WORDS BY ROMI KUPFER
Working in the festival scene is an enriching and exciting experience for artists and arts workers. Festivals offer an opportunity for a diversity of art forms, collaborations, fast-paced environments and the ability to push the envelope. However, tight turnaround contracts, hectic schedules, and competition for audiences definitely pose difficulties for those engaged.
I recently had the opportunity to sit down with arts workers who are regularly engaged with festivals in different contexts. I interviewed a wide range of roles, from artists to technicians to administrators and producers about their experiences.
In Australia, our vibrant festival scene allows for many roles to work from gig to gig and get by (if those roles are paid, of course). Despite the wide variety of festivals and experiences, my research uncovered shared challenges – communication, support, expectations, workplace policies and creating environments that enable and maintain good mental health.
Often when you commence your role with a festival, you are generally joining a rich and complex ecosystem. There has been lots of work put into it before you jumped on board. This makes communication even more essential – clear expectations of your role, and how it fits in the bigger picture, and critically, what support is available, and how to access it.
A great example of this is providing simple information sheets. These can include a brief overview of who is working on what – for example, If you need help with ticketing, call Rani on? or, For all rigging queries, go to Lisette? Commencing a role for a brief period of time can be really challenging. Clarity is key – and can really help us excel, no matter our role.
The performing arts industry in Australia has awards and policies, but we often lack guidance around effectively implementing workplace policies in our unique working environments. A festival environment is a great place to offer artists and arts workers information about dealing with discrimination, bullying, and harassment as well as creating culturally safe spaces, accessible environments, and other critical topics. These steps underpin a mentally healthy festival experience. The festival environment provides the perfect opportunity for education and support, as We’re all automatically united by a shared vision – how to create a wonderful festival experience for everyone involved – and eager to make that a reality.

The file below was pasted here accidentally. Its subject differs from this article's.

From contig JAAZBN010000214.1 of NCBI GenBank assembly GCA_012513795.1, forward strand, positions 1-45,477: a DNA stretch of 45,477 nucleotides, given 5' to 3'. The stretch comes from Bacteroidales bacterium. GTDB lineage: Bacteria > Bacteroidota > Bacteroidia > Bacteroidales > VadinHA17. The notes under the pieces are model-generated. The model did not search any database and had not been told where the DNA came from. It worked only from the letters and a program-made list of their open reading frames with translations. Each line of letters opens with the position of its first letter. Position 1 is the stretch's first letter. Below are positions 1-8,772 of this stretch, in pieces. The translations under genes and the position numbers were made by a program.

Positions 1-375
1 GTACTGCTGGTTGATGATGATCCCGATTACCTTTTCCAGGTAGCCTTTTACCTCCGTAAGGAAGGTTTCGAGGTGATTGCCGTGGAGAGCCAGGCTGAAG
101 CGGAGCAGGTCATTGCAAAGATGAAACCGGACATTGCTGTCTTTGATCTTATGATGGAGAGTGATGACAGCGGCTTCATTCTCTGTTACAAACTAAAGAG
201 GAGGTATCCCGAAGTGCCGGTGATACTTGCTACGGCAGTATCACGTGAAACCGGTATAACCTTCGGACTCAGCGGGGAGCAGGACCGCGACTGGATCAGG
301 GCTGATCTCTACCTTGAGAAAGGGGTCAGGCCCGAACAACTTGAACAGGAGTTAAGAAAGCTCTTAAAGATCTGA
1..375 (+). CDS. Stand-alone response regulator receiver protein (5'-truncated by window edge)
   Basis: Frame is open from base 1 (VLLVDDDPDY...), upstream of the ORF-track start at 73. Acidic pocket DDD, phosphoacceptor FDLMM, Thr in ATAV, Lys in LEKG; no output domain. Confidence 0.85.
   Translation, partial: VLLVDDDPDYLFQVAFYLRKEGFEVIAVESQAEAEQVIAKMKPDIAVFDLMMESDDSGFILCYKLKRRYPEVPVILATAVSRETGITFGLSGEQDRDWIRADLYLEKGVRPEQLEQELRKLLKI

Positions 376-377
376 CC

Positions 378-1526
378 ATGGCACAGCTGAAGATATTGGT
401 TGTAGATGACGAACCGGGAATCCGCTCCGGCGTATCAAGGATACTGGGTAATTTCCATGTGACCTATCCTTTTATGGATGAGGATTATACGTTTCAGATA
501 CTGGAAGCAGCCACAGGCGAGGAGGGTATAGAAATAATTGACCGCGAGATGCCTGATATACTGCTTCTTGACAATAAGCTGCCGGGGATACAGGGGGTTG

Being part of the festival scene is certainly an exciting and rewarding experience. The nature of the festival structure and design creates many challenges: working long hours, high pressured environments, navigating working with or leading new people and teams.
Often the challenges that are faced during any regular season or rehearsal period are heightened in a festival environment. This can have an impact on our mental health. Acknowledging this common experience is an opportunity to start implementing practical prevention initiatives. Things as simple as meet and greets, debriefs, check ins and other supportive processes can help ensure that all arts workers have the tools for a healthier and more sustainable career in this dynamic industry.
Romi Kupfer is a contemporary theatre maker, director and producer.
We would like to extend our thanks to all our interviewees for sharing their insights and ideas to assist with the development Festival Well.
Festival Well is generously supported by the Ron & Marg Dobell Foundation.
This article appeared in Spotlight, the Arts Wellbeing Collective magazine: